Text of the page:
Murray Armstrong became the CEO of The Williams Companies, Inc. (NYSE:WMB) in 2011. First, this article will compare CEO compensation with compensation at other large companies. Next, we'll consider growth that the business demonstrates. And finally we will reflect on how common stockholders have fared in the last few years, as a secondary measure of performance. This process should give us an idea about how appropriately the CEO is paid.
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How Does Murray Armstrong's Compensation Compare With Similar Sized Companies?
According to our data, The Williams Companies, Inc. has a market capitalization of US$34b, and pays its CEO total annual compensation worth US$11m. (This figure is for the year to December 2018). That's just a smallish increase of 0.7% on last year. We think total compensation is more important but we note that the CEO salary is lower, at US$1.2m. When we examined a group of companies with market caps over US$8.0b, we found that their median CEO total compensation was US$12m. (We took a wide range because the CEOs of massive companies tend to be paid similar amounts - even though some are quite a bit bigger than others).
That means Murray Armstrong receives fairly typical remuneration for the CEO of a large company. Although this fact alone doesn't tell us a great deal, it becomes more relevant when considered against the business performance.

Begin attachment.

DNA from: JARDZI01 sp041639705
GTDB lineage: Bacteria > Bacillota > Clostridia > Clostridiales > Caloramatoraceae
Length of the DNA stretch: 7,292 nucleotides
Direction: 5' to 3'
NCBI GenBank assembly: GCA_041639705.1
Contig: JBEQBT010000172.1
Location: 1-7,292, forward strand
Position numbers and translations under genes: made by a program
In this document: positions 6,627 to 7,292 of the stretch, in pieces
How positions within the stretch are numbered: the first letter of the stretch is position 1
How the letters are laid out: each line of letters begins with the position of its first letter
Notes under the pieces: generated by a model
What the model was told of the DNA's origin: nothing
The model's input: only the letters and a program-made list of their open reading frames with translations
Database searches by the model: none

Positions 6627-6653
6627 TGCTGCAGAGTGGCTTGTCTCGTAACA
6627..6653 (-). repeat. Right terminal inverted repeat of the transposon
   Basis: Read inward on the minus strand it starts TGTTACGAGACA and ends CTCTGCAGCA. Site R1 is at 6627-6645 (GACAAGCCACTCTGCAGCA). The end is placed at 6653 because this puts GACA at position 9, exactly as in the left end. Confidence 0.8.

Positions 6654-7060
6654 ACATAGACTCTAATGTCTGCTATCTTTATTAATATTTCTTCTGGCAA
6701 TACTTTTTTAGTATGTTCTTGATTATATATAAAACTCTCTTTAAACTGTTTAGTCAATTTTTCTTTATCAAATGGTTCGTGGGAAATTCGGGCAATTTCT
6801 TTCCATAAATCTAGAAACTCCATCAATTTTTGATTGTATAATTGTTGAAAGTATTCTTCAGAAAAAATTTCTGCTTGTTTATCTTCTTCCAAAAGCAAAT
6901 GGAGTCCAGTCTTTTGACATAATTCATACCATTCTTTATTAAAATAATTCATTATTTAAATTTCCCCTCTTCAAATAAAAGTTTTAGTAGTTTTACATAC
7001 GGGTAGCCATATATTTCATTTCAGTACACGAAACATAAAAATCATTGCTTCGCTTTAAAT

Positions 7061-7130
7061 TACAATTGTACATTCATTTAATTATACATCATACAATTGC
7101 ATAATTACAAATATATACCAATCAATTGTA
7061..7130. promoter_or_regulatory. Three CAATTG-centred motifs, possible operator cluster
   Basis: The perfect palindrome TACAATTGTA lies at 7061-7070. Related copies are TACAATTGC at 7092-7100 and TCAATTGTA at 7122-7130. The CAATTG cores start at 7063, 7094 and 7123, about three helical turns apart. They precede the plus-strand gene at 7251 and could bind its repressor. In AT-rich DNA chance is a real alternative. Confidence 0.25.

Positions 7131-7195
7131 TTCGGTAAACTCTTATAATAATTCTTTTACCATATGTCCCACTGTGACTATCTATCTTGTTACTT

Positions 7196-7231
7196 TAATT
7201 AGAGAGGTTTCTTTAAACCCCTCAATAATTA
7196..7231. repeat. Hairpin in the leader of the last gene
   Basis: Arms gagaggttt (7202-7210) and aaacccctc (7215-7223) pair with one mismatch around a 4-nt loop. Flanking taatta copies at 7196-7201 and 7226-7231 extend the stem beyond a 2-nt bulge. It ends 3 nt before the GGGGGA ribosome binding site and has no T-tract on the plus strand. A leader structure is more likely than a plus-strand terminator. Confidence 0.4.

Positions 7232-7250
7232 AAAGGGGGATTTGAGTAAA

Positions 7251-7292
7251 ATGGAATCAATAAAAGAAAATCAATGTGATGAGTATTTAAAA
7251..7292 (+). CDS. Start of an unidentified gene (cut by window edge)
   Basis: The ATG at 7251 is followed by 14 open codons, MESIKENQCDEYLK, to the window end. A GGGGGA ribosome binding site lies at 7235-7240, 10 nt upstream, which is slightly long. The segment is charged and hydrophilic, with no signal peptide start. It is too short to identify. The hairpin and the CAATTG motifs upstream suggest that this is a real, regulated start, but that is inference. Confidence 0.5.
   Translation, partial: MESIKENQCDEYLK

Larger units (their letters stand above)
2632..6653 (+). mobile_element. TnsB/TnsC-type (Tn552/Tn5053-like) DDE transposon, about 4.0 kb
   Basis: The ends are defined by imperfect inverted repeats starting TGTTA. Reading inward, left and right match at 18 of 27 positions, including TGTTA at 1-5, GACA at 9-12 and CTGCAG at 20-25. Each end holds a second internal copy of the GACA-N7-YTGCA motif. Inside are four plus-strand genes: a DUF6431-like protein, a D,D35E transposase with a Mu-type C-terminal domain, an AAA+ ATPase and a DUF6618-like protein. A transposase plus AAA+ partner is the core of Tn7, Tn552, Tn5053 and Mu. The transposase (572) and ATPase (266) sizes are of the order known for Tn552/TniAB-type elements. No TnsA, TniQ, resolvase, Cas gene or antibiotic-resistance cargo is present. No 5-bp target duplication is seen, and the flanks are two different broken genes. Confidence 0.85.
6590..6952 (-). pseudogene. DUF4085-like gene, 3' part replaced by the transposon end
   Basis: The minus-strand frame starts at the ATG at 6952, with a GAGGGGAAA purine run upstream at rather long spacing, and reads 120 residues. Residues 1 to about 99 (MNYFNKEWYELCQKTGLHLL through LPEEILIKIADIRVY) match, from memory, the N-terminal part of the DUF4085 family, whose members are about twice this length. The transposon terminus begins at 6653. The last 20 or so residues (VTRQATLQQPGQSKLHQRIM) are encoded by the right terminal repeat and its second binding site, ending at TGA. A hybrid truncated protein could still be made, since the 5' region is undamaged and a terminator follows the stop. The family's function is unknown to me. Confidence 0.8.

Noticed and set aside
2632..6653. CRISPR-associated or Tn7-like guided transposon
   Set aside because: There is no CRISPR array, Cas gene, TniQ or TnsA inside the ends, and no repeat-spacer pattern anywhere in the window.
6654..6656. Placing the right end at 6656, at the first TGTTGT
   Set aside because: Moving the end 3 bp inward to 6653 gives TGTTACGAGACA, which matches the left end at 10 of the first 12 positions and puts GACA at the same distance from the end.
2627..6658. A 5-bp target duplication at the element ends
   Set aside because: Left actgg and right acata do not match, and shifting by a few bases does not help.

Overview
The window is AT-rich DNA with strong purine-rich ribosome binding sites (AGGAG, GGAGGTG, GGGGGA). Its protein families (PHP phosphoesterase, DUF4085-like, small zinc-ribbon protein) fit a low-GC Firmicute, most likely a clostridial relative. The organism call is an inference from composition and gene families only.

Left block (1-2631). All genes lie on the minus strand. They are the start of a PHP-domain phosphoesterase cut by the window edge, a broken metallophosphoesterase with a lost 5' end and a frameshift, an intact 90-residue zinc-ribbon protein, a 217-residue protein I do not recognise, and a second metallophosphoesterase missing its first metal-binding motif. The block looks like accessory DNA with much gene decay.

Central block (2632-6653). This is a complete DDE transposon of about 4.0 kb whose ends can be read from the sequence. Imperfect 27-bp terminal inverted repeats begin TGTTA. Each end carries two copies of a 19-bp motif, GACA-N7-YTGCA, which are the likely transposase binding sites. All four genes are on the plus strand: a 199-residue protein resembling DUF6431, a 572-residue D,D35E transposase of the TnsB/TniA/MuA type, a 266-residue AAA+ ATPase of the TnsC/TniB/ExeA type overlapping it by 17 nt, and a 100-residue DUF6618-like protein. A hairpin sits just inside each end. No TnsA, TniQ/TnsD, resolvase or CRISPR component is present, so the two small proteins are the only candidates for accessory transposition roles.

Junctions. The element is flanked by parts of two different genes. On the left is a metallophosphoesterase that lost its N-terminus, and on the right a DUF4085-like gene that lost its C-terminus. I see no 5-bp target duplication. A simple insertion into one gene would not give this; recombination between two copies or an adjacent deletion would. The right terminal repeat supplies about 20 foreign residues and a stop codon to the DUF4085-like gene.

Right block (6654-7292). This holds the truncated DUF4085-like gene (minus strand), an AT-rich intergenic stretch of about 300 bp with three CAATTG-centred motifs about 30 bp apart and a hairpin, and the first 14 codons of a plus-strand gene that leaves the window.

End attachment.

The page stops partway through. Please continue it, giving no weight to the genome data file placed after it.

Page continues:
You can see, below, how CEO compensation at Williams Companies has changed over time.
Is The Williams Companies, Inc. Growing?
Over the last three years The Williams Companies, Inc. has grown its earnings per share (EPS) by an average of 78% per year (using a line of best fit). In the last year, its revenue is up 6.4%.
Overall this is a positive result for shareholders, showing that the company has improved in recent years. It's also good to see modest revenue growth, suggesting the underlying business is healthy. It could be important to check this free visual depiction of what analysts expect for the future.
Has The Williams Companies, Inc. Been A Good Investment?
Boasting a total shareholder return of 52% over three years, The Williams Companies, Inc. has done well by shareholders. So they may not be at all concerned if the CEO were to be paid more than is normal for companies around the same size.
Murray Armstrong is paid around the same as most CEOs of large companies.
Shareholders would surely be happy to see that shareholder returns have been great, and the earnings per share are up. So one could argue the CEO compensation is quite modest, if you consider company performance! CEO compensation is one thing, but it is also interesting to check if the CEO is buying or selling Williams Companies (free visualization of insider trades).
Important note: Williams Companies may not be the best stock to buy. You might find something better in this list of interesting companies with high ROE and low debt.
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